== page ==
Mooncrest asks that the idea of BY was buying factory fresh 737s so extending the idea to order new 707-304Cs would have seemed logical - but the 707C order heyday in 1971, as WHBM says was almost over - BOAC had just taken its last new 707C, G-AYLT to replace the SVC-10 lost at Dawson's.
Although BCAL formed in 1971 had agreed that their front line long haul aircraft was to be the 707C over the VC-10.

The early 70s was a time when the 720B, 320, 420, and even the better 320B and 320C 707s were appearing on the used market, offloaded as their owners upgraded to wide body jets.

Laker already had, in 1969, a pair of 707-138B's flying for Lord Bros and Group charters.
Caledonian AW had by 1969, a fleet of 7 new or almost new 707C's - Global, Tartan Arrow, Whitehall, Pontinental, and Horizon Holidays were big charterers of Caledonian 707's.
In 1970/71 Dan Air, Lloyd International, and BMA all obtained a pair of old ex Pan Am -321's for IT's and Affinity Group (to become ABC) charters. (Donaldson would also obtain 4 -321's).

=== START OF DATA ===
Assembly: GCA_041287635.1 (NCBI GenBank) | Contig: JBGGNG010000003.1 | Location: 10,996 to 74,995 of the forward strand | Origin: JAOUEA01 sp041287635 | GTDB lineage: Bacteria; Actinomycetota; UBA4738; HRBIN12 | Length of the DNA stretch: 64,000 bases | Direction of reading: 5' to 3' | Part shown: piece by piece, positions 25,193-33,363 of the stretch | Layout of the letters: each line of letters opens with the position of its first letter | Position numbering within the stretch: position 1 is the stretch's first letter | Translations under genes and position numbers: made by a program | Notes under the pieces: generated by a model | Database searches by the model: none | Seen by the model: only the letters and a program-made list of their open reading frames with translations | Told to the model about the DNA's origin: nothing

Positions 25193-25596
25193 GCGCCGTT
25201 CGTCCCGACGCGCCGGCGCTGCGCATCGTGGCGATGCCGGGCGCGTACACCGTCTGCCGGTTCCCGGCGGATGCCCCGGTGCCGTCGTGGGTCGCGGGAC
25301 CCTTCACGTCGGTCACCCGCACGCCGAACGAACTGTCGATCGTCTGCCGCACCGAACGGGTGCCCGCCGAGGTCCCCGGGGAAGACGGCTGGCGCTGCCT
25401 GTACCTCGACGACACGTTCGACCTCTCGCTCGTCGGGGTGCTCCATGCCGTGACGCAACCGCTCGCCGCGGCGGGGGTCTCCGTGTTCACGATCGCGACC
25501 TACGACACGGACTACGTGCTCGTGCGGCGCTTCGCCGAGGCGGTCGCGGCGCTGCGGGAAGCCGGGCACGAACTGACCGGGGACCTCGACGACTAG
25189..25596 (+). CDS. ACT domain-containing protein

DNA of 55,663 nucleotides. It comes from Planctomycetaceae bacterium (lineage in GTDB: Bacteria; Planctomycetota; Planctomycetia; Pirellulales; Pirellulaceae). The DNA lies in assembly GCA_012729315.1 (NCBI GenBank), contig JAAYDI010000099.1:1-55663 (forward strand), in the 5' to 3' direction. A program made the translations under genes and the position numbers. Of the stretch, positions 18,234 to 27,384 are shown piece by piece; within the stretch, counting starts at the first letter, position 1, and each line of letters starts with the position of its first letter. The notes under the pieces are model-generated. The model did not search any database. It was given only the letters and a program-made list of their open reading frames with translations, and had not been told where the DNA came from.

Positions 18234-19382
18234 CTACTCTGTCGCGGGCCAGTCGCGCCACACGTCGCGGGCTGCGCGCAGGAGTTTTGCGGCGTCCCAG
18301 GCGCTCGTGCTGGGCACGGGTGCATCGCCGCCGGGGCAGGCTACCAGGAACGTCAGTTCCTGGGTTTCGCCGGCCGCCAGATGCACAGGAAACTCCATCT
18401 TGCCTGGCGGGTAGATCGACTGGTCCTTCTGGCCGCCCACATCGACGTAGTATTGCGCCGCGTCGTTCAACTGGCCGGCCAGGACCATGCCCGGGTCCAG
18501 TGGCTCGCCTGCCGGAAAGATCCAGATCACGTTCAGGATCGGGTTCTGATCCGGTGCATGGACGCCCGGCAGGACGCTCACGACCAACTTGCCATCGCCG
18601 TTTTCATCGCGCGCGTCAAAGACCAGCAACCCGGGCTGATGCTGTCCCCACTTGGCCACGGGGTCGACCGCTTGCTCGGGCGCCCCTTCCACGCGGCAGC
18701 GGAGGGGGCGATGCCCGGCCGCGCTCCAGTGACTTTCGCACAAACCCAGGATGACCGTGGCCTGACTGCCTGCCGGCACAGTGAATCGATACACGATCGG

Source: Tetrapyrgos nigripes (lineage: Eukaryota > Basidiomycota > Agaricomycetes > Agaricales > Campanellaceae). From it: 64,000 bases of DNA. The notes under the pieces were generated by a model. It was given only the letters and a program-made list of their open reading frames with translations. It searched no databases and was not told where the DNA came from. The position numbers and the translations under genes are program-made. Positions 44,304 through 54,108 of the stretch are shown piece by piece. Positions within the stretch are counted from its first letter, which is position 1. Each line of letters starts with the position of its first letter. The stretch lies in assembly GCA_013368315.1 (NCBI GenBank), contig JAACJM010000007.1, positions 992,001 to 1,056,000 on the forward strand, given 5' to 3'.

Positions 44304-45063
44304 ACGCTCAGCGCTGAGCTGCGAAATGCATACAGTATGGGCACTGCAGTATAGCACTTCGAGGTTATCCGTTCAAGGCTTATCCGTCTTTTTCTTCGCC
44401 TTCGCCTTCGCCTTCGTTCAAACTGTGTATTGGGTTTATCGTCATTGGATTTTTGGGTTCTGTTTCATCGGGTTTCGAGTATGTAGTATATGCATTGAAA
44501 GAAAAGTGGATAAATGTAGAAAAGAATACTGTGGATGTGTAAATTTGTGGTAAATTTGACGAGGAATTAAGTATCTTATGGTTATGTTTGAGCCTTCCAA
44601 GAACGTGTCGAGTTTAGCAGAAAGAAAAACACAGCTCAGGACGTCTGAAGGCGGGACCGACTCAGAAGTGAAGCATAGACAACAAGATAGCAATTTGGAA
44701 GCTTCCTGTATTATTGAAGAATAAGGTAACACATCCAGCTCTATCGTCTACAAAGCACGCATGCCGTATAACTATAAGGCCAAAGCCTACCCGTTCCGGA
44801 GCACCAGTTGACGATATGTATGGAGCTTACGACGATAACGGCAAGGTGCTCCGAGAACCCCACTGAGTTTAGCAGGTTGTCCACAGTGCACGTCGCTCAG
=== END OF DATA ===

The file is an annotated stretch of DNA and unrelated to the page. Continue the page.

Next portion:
All of the above were to be seen in Tenerife, Alicante, Ibiza, or Palma and they of course, also flew to the Far East/USA/Canada as was the norm.

BEA Airtours from 1971 for Enterprise, Flair, Thomas Cook and Martin Rooks Holidays, took on eventually 9 or so ex BOAC 707-420's, but KT had wanted ex AA 707-123B's but HM Govt and/or the BofT said no.
By 1971 Monarch had bought their first 3 720B's for Cosmos, which they used afar as St Lucia (for Pegasus Holidays) via the Azores iirc. They would also add 707-123B's to enable longer range.
Channel AW was looking at Continental 707's.

As mentioned, the 2 BRITANNIA 707's were used on IT's to the Med and the Canaries but they also flew for Thomson Holidays to MBJ Montego Bay, as well as on the Affinity Group T/A flights. Not sure what the KUL operation was - It may have been the jet-ship charter operation for LON to Australia for The FETC. Sabre Air took that on from LGW to SIN.
Both 707 though would soon end up at BCAL.

I was aware that Court Line looked at the DC-8 63 but I never heard that Britannia had.
Lloyd International had an order for 3 brand new DC-8 63PF's
rog747 is offline  
Old 21st Feb 2022, 18:05
  #16 (permalink)  
BSD
 
Join Date: Mar 2000
Location: Deepest Essex.
Posts: 400
Rog747,

I joined Britanna in 1979 and recall flying with a captain who had been involved in the stretched DC-8 project. He would have beeb the fleet captain if it had gone ahead.

Just how much momentum or traction the project gathered, what the aeroplanes would have been used for or when they would have been bought/leased I can't tell you.